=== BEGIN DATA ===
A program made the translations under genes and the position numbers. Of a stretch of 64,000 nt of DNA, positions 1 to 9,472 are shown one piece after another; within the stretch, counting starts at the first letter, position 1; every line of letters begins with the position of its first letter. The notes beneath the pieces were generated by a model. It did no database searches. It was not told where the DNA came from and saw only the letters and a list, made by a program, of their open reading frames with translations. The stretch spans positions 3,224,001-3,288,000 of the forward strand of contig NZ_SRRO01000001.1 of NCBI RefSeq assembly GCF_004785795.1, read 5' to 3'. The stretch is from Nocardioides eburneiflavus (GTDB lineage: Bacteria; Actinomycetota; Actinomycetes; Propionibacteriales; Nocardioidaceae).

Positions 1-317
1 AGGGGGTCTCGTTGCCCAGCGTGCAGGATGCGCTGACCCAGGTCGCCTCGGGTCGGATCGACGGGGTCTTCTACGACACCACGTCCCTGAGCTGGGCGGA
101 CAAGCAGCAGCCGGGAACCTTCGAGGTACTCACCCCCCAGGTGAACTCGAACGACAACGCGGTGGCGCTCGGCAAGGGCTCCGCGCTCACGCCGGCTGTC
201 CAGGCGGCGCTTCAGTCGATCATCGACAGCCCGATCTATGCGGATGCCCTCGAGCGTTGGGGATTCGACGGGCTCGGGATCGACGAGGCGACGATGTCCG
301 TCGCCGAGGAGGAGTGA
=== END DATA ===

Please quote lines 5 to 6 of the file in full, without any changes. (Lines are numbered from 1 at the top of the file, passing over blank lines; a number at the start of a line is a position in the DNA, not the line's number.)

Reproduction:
201 CAGGCGGCGCTTCAGTCGATCATCGACAGCCCGATCTATGCGGATGCCCTCGAGCGTTGGGGATTCGACGGGCTCGGGATCGACGAGGCGACGATGTCCG
301 TCGCCGAGGAGGAGTGA